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Snoring Imaging*: Could Bernoulli Explain It All?

Igor Fajdiga, MD, PhD
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*From the University Clinic for Otorhinolaryngology and Cervicofacial Surgery, Ljubljana, Slovenia.

Correspondence to: Igor Fajdiga, MD, PhD, University Clinic for Otorhinolaryngology and Cervicofacial Surgery, Zaloska 2, 1000 Ljubljana, Slovenia; e-mail: igor.fajdiga@guest.arnes.si



Chest. 2005;128(2):896-901. doi:10.1378/chest.128.2.896
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Study objectives: To identify upper airway changes in snoring using CT scanning, to clarify the snoring mechanism, and to identify the key structures involved.

Participants: Forty patients underwent CT examination of the head and neck region according to snoring habits; patients were classified into nonsnoring (n = 14), moderately loud snoring (n = 13), and loud snoring (n = 13) groups.

Design: Comparative analysis.

Measurements: Using CT images, areas, the anteroposterior and transversal distances of the pharyngeal space at different levels, and the thickness and length of the soft palate and uvula and their angle against the hard palate were measured; evidence of impaired nasal passages was noted; the extent of pharyngeal inspiratory narrowing was the ratio between the area at the hard palate level and most narrow area; and expiratory narrowing was the ratio between the area behind the root of the tongue and the most narrow area.

Results: Greater pharyngeal inspiratory narrowing (p = 0.0015) proportional to the loudness of snoring (p = 0.0016), and a longer soft palate with uvula (p = 0.0173) were significant for snoring. Impaired nasal breathing was significantly related (p = 0.029) only to the loud snoring group. The body mass index and age of snoring persons were also significantly higher.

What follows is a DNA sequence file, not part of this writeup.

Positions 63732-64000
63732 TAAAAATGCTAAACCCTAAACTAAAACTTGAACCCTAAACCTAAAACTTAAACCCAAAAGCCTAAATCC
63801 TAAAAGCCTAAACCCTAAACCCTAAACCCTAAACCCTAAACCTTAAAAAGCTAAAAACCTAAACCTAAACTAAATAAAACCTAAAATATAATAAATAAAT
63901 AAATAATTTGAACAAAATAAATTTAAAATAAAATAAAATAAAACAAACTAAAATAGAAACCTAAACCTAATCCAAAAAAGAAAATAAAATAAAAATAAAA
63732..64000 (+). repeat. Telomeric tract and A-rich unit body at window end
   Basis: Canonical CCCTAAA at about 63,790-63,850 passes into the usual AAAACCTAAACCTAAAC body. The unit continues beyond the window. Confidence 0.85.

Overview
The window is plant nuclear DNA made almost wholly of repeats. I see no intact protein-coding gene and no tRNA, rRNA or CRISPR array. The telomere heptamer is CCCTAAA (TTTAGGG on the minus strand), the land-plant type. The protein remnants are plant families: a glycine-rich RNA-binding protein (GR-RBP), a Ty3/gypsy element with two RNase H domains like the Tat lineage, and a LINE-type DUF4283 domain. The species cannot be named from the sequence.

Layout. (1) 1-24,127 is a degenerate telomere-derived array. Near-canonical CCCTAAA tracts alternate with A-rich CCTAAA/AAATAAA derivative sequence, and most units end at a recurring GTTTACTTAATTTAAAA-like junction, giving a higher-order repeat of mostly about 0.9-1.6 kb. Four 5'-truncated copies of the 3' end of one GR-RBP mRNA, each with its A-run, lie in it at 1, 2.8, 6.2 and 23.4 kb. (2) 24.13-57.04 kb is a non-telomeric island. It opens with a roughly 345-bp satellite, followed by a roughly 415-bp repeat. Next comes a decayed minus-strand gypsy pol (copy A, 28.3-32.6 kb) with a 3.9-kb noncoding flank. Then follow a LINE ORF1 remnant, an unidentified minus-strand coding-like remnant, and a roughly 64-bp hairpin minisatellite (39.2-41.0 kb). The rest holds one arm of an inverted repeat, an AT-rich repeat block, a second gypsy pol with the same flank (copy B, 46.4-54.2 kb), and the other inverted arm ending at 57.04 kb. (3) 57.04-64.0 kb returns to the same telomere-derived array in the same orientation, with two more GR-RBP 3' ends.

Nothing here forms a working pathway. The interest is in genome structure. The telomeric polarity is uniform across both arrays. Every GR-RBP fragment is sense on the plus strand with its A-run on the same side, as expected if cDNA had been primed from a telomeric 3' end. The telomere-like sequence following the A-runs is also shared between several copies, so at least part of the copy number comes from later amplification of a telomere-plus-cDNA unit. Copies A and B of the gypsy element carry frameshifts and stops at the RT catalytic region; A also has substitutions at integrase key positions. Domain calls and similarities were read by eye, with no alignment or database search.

Conclusions: Snoring is associated with typical changes that can be revealed by CT scanning. Greater pharyngeal narrowing is the most important factor. Given the “Venturi tube” shape of the pharynx, the Bernoulli pressure principle plays a major role in snoring. The key structure in snoring is the soft palate: it defines the constriction and is sucked into vibrating by negative pressure that develops at this site. Its repetitive closures present an obstruction to breathing, producing the snoring sound, and should therefore be the target for causal treatment of snoring. Obstacles in the upper airway that increase negative inspiratory pressure could not be confirmed as important for the development of snoring, although they may increase its loudness.

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